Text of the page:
Friday, March 14, 2014

You Feel Exposed

Today I got a little hot under the collar after reading a blog post by someone I admire. The author did nothing but support me and explain his post and why he posted it. The crazy thing is that it wasn't so much the intent or his thoughts that upset me, it was the feeling of being exposed and vulnerable. I think it is similar to the way you feel as a new parent, you don't really know if you are doing everything right and you tend to pick up on what other people are doing and feel like you are maybe failing at some aspects of parenting because your child doesn't: sleep like that, breast feed successfully, has not toilet trained or taken their first steps. The thing is, when you parent children on the spectrum you have information, advice, ideas, and research shoved at you 24-7. It makes you feel exposed. It takes a long time to not feel like you are doing it wrong because you have never put your child on a gluten-casein-blah-blah diet. No you haven't tried the new snake oils, sensory technique, therapy, or read the latest blog opinion piece. I liken it to having a baby with a sleep problem, but it is permanent. That is the kicker! I think it was a line that started with "parents need to...." sure there were other meaningful words there, I'm sure there was, he is a great writer, he is a kind man, but I couldn't really read on with any objectivity. Sometimes all we need is for someone to say, "How are you" and follow it up with "You are doing a great job". Everyone weighing in with their opinion stings at times, regardless of the intent. Spectrum or not, every parent that manages to love, nurture, and support their child is doing a great job.

3 comments:

  1. Let me say that first...you're doing a great job. But thing is, that's not really for me to judge. That's only for you to judge because you're the only one walking in your shoes. I know what you're talking about. Two of my three are raised now, but my first is on the spectrum and my second is ODD/ADHD/Conduct disorder alphabet soup. I've spent years in therapist, psychiatrist, doctors, school counselors, teacher's offices, hospitals and even inpatient facilities. I know how hard it is. Oh god do I. And yes, everyone has an opinion about what you should be doing or shouldn't be doing or how they would do it better. As if you're not the one who knows the situation best. And there is always this feeling somehow that others think the "problem" exists because you've somehow created it or contributed to it or allowed it. Like somehow YOU magically have control. (Gosh, if you had that much control, do they think you'd chose to have it this way??) Well anyway, I hear you loud and clear. And there's nothing I can do to help except to say that if it were my place to say so, I know that you ARE doing a fantastic job. Raising children is the hardest thing in the world. Adding a "problem" to the mix makes parenting a superhuman feat. Hang in there.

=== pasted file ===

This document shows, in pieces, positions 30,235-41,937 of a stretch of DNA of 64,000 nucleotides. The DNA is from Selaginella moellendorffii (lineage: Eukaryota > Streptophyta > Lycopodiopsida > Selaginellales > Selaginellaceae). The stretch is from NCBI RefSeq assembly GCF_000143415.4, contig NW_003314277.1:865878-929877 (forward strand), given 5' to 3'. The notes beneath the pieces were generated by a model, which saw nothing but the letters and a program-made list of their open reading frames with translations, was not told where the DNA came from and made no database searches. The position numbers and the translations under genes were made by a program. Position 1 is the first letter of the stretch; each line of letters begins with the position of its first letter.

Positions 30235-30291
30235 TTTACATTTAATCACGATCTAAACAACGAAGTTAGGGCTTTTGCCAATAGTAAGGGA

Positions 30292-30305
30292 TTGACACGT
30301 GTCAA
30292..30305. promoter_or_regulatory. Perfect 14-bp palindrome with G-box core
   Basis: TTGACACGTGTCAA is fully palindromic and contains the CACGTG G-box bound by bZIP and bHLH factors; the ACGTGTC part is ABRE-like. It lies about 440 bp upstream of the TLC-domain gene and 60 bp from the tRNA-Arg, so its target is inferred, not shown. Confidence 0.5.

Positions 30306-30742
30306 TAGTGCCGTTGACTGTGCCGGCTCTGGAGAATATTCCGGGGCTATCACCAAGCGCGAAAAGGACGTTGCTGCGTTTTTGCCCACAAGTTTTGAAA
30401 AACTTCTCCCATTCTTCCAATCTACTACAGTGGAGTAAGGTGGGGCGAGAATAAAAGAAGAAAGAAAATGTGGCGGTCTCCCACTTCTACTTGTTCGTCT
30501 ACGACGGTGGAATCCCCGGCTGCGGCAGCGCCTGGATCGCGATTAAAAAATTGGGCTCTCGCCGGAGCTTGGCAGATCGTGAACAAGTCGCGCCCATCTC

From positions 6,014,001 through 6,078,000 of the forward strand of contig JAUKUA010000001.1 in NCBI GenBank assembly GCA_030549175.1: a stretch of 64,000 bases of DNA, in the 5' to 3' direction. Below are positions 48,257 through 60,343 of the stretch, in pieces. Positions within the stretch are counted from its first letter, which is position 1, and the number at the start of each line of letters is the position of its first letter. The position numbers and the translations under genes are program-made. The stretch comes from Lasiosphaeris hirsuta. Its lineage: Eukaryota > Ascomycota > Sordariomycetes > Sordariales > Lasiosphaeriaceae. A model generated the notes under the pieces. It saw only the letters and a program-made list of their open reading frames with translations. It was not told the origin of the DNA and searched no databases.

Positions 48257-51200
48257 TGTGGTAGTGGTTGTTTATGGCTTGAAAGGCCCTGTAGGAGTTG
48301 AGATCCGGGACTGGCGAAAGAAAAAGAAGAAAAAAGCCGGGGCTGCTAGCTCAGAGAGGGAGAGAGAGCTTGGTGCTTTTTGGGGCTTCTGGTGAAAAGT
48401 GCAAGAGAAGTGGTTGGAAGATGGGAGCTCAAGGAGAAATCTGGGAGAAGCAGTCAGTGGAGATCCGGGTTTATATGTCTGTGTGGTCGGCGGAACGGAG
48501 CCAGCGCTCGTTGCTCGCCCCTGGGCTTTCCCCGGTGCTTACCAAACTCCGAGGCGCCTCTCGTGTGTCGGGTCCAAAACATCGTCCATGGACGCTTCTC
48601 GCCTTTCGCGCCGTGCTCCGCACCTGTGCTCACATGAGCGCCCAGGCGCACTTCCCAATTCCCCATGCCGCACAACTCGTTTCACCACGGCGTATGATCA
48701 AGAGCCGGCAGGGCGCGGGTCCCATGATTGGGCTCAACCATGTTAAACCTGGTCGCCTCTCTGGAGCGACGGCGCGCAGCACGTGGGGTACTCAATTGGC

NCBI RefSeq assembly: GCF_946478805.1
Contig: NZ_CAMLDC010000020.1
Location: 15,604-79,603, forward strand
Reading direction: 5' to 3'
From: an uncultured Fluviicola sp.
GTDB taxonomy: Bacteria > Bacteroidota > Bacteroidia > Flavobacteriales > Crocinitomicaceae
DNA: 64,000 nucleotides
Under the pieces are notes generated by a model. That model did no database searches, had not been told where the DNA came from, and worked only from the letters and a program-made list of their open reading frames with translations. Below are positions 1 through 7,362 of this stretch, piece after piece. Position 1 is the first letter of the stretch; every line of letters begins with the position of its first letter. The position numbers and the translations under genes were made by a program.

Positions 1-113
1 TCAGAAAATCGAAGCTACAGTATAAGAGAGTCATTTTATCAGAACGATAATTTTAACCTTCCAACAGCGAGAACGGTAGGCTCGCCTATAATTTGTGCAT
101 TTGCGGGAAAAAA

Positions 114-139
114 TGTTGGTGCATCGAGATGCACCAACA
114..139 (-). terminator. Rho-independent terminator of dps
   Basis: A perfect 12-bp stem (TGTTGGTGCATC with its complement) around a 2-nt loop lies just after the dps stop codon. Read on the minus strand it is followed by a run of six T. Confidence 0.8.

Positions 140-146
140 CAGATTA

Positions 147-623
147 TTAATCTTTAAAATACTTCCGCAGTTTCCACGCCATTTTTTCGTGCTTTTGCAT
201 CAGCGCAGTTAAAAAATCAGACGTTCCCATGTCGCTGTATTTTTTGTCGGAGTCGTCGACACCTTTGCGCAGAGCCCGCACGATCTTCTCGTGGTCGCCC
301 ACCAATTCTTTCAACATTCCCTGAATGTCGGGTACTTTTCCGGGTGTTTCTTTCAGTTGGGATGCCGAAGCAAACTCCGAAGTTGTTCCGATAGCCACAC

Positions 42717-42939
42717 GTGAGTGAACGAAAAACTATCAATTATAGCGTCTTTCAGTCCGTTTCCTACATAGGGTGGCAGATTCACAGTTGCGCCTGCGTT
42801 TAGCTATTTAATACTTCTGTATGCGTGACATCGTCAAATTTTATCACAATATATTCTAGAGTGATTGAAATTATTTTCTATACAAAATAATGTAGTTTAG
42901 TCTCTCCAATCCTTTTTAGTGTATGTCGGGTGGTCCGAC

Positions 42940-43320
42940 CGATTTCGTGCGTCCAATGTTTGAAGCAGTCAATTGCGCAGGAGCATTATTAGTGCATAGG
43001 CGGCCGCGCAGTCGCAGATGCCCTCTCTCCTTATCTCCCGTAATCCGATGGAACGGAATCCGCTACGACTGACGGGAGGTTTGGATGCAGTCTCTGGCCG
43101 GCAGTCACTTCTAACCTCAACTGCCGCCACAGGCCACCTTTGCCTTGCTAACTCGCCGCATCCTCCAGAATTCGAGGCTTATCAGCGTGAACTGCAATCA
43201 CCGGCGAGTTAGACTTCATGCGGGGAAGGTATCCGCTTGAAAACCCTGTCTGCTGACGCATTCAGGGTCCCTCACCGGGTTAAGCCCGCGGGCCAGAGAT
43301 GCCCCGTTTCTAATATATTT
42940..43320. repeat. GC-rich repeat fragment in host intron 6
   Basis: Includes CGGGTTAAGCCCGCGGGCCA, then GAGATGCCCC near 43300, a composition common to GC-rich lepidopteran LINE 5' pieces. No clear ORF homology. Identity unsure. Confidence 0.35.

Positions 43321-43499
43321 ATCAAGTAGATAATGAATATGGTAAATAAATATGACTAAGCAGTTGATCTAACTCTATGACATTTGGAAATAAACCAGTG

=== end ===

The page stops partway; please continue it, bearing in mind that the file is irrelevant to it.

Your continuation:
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    1. Thanks Ginger, words of encouragement from parents who truly understand are always welcomed here :-).

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    2. I loved reading your post Ginger, I have been on the road for years and doing all you have done. My son is 12 and am no better off, not assessed, nothing, zip!! I have had 5 child mental health assessments and they just kept sending me off to Parenting workshops until I said "if you are thinking about sending me off to another one of your parenting courses, surly you would have to think I am a bad mother and this child needs to be removed or There Is Something Else Going On" and yet 12mths of them saying we won't leave you and still Nothing!!! Wowser, what does a mother have to do. My child is only spending 2hrs at school a day because of the risk he poses to all the others in the school. Now having to home school and even though I am a qualified disability worker and an education supporter I have no idea where to start. (emotional attachments and a bugger sometimes)

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